This article develops what Deleuze and Guattari call an assemblage around Debussy's L'Isle joyeuse in order to account for its signifying power in terms of territory, time, and desire. An assemblage is a multiplicity that territorializes natural, cultural, biological, and artistic phenomena in search of objectives that are fueled by desire. In this article, the assemblage around L'Isle joyeuse begins with a study of the interpretive aporias concerning time and place in Watteau's Le Pelerinage a l'Isle Cithere, a putative inspiration for Debussy's piano piece. After a discussion of the parallels between Watteau's Cythera paintings and Debussy's L'Isle joyeuse, the article turns to the problem of apotheosis in the latter work, using Chopin's Barcarolle as an intertext. The article turns next to Debussy's compatriot, Bergson, whose early philosophical writing conceives of time as duration, freed from spatial metaphors. From the Bergsonian perspective, we can hear Debussy's piano piece as a musical correlate to a conception of time far from the linearity of space. The article concludes with a discussion of Deleuze and Guattari's A Thousand Plateaus with particular emphasis on their ideas about chaos and ecstasy, illustrating how the desire and fulfillment in L'Isle joyeuse renew themselves as they participate in assemblages.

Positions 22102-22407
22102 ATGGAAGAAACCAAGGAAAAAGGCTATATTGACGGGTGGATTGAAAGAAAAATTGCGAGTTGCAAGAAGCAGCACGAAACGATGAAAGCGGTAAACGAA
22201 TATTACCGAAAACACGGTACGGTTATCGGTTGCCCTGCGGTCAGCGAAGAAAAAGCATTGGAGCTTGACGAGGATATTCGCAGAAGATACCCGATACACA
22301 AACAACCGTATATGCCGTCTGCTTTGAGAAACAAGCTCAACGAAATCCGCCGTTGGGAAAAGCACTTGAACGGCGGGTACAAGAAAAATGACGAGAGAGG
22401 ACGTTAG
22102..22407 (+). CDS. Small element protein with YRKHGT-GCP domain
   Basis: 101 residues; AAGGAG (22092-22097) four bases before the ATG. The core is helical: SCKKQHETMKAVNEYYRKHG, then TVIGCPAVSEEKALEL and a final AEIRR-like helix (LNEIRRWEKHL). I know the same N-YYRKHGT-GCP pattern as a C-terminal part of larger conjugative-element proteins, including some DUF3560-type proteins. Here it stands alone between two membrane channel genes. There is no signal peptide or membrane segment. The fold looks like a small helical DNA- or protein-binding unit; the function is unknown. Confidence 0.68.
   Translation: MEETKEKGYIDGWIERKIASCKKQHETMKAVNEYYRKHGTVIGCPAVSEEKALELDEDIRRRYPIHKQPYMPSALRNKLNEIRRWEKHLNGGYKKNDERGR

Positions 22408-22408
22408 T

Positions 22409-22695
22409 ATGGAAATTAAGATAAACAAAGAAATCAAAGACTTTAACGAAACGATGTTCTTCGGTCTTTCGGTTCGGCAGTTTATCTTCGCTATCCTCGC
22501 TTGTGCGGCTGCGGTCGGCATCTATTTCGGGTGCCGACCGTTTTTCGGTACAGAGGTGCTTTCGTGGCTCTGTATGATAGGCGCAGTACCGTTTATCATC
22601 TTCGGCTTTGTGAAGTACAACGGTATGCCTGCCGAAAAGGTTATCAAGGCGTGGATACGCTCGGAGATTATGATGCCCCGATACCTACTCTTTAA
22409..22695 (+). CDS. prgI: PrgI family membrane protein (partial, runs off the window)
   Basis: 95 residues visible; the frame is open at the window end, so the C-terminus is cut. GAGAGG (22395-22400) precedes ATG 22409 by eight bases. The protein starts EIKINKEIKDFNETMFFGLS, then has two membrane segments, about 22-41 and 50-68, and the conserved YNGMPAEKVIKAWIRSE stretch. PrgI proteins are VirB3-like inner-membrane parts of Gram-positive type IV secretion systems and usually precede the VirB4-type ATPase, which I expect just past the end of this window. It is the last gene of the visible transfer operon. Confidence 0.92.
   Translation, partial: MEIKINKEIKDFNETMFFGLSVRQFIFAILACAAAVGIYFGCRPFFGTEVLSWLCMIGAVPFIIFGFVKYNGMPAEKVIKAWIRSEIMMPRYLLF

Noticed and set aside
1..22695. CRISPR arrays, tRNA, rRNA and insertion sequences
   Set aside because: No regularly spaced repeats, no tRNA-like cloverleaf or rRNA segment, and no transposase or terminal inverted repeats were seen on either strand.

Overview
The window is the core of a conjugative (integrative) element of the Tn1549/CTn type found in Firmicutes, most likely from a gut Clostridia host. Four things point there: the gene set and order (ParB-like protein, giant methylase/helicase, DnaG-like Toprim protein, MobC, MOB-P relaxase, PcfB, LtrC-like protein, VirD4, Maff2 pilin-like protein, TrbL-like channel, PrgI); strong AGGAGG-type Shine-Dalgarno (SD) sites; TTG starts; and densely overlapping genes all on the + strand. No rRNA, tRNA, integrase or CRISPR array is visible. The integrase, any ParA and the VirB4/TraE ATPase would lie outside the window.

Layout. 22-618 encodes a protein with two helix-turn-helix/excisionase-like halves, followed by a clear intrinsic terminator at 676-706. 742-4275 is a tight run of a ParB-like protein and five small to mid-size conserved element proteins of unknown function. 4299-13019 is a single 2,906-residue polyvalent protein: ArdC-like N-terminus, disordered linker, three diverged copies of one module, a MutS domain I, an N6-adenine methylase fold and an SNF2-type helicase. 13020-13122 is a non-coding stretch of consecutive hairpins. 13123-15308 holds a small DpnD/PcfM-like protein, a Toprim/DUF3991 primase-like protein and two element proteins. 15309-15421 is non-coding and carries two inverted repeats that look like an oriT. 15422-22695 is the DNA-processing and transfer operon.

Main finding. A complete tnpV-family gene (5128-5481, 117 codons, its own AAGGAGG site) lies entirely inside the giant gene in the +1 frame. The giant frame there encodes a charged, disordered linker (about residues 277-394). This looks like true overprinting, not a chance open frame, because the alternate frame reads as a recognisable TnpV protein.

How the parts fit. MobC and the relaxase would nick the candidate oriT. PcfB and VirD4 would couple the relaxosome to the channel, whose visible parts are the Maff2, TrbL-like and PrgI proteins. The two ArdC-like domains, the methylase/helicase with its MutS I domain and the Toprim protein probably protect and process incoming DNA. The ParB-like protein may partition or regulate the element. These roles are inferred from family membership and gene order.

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Michael Klein; Debussy's L'Isle joyeuse as Territorial Assemblage. 19th-Century Music 1 July 2007; 31 (1): 028–052. doi: https://doi.org/10.1525/ncm.2007.31.1.028
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